Ferrous Metal Pinning

Many monuments constructed historically included metal pining to fasten together their sections. The Romans, sometimes, tied together masonry with bronze clamps to strengthen the joints, and prevent a structural failure. So when multiple piece monuments, became more popular then the typical colonial gravestone during the middle of the 1800, metal was again employed.

Unfortunately, many of the pins used to strengthen the multiple piece cemetery monuments, were formed out of ferrous metals. Some monument companies used bronze or brass as pinning stock. These have tended to stand the test of time, and are often in fine condition. But the pinning formed from metal that rusts, has caused extensive problems.

Even when pinning was placed in a lead sleeve, the expansion through rusting and oxidation was often more then the lead could absorb.

You can find monuments with problems attributed to ferrous pinning in almost every older graveyard. Sometimes greenish streaking is visible on the base around the area of the pinning. Very advanced pin corrosion can sometimes lead to the splitting of the base or die. In the most extreme cases damage which had begun with a rusting ferrous metal pin, can lead to a complete failure of the structure, in this case a monument. This problem is also encountered in older masonry buildings.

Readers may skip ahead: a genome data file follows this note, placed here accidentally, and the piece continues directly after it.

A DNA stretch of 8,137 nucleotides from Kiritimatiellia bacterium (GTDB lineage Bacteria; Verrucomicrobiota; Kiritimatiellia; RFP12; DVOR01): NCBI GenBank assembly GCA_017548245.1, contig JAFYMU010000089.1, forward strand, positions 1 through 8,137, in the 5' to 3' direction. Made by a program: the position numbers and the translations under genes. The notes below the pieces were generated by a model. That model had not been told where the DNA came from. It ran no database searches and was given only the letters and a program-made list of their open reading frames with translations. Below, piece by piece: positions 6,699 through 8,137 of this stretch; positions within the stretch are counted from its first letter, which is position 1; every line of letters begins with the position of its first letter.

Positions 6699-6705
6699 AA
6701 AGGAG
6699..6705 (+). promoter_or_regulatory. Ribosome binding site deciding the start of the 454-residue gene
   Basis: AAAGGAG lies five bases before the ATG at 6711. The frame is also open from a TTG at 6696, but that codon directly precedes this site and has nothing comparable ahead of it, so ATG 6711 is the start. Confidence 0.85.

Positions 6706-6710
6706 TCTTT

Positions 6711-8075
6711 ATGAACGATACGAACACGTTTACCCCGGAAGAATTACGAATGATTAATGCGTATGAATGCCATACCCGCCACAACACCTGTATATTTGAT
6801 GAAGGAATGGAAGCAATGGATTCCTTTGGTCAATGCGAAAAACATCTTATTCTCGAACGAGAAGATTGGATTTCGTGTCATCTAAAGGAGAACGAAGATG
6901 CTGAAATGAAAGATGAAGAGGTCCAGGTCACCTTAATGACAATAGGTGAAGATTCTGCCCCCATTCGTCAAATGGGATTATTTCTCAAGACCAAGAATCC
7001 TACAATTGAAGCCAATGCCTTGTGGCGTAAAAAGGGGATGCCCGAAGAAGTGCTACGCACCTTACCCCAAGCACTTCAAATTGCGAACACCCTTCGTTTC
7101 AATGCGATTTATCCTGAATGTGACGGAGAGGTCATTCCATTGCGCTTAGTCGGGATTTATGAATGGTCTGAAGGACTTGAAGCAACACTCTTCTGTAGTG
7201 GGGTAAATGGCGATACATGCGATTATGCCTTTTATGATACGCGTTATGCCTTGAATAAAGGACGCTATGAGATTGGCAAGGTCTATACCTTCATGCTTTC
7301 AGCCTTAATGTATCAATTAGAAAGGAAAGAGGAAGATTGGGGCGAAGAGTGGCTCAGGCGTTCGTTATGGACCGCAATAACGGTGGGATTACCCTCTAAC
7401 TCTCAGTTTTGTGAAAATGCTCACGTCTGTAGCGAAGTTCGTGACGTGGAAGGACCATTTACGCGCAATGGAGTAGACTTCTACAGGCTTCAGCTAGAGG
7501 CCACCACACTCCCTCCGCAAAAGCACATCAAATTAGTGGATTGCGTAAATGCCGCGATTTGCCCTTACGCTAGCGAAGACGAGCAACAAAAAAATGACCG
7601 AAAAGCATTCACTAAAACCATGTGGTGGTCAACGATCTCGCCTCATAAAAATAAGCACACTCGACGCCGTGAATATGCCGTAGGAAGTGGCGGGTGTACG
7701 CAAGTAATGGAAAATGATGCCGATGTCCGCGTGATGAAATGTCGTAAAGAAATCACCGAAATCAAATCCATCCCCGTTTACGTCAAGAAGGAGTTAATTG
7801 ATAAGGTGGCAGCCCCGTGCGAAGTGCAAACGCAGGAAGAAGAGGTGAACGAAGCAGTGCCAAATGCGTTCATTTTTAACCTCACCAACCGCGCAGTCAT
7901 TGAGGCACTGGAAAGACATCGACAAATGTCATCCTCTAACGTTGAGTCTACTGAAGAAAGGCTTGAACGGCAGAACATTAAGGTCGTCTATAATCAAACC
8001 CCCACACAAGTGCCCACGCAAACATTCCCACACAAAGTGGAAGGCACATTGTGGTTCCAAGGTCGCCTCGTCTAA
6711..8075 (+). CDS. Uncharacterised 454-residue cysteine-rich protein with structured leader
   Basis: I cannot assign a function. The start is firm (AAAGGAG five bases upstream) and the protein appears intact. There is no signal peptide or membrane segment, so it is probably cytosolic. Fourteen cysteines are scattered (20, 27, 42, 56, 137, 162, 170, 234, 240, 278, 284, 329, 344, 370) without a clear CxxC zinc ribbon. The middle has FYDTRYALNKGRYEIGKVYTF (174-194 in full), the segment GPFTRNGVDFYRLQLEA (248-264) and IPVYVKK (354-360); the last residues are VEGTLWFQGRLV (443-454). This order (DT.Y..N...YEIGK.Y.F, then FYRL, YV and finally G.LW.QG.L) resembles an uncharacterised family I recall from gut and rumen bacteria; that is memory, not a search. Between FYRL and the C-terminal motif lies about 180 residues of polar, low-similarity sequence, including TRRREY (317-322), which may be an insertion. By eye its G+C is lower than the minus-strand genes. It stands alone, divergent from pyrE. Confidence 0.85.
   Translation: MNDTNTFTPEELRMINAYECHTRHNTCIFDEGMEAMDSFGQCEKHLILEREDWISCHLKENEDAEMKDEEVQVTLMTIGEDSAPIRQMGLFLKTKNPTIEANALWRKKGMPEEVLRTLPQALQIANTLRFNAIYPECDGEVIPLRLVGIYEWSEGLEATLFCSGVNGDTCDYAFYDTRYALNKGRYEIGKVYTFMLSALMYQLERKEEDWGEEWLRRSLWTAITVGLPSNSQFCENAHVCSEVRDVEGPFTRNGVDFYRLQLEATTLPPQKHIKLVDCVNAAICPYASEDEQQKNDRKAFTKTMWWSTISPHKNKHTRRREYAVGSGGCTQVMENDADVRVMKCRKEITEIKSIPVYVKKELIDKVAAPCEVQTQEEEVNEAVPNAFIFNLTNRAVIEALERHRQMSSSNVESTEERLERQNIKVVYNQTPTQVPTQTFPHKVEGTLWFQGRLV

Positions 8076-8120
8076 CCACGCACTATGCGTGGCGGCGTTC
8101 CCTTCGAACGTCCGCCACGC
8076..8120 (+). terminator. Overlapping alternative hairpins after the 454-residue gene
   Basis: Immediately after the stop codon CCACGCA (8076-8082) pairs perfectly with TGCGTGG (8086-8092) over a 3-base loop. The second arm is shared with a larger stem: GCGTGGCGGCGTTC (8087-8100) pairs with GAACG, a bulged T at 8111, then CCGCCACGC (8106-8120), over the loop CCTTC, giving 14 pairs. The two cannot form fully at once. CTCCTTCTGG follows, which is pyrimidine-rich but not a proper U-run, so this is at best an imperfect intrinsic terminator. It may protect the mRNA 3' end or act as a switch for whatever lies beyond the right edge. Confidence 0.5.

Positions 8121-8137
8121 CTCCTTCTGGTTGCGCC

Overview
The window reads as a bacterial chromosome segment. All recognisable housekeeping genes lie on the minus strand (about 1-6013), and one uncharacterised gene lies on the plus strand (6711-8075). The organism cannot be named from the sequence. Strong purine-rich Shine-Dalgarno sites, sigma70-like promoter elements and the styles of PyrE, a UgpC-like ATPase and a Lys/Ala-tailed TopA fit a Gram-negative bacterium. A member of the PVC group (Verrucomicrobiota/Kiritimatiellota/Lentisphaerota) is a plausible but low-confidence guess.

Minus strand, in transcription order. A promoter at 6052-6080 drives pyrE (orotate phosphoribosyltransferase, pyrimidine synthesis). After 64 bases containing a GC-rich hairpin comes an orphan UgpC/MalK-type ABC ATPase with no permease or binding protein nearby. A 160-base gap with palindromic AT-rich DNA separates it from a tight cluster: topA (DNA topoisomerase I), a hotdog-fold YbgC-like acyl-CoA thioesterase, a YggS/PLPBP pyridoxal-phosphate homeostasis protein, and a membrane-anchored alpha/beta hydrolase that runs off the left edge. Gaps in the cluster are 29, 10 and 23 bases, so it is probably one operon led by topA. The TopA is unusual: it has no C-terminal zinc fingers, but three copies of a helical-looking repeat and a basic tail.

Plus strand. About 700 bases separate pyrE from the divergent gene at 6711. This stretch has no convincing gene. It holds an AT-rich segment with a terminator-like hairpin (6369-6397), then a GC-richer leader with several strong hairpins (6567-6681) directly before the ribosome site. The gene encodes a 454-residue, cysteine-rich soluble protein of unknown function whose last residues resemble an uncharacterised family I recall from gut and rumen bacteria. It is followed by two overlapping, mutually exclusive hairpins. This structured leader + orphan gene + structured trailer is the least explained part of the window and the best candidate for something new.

When resetting a monument with ferrous metal pins, if possible they should always be extracted. This often proves easier said then done. They tend to bind to the weakened stone in such a way, that their removal may prove to be extremely problematic. It may be necessary to drill a series of holes around the perimeter of the pin to remove it. This may cause new damage and is very time consuming.

I have encountered pins that while removing, have literally split the stone in pieces at the pinning point. Sometimes the only option is to cut off the pin where it enters the stone. This is less then an ideal solution because the pin remaining may continue to rust and expand. Painting the exposed end with a rust inhibitor, may help to limit the future expansion of the remaining piece of pinning.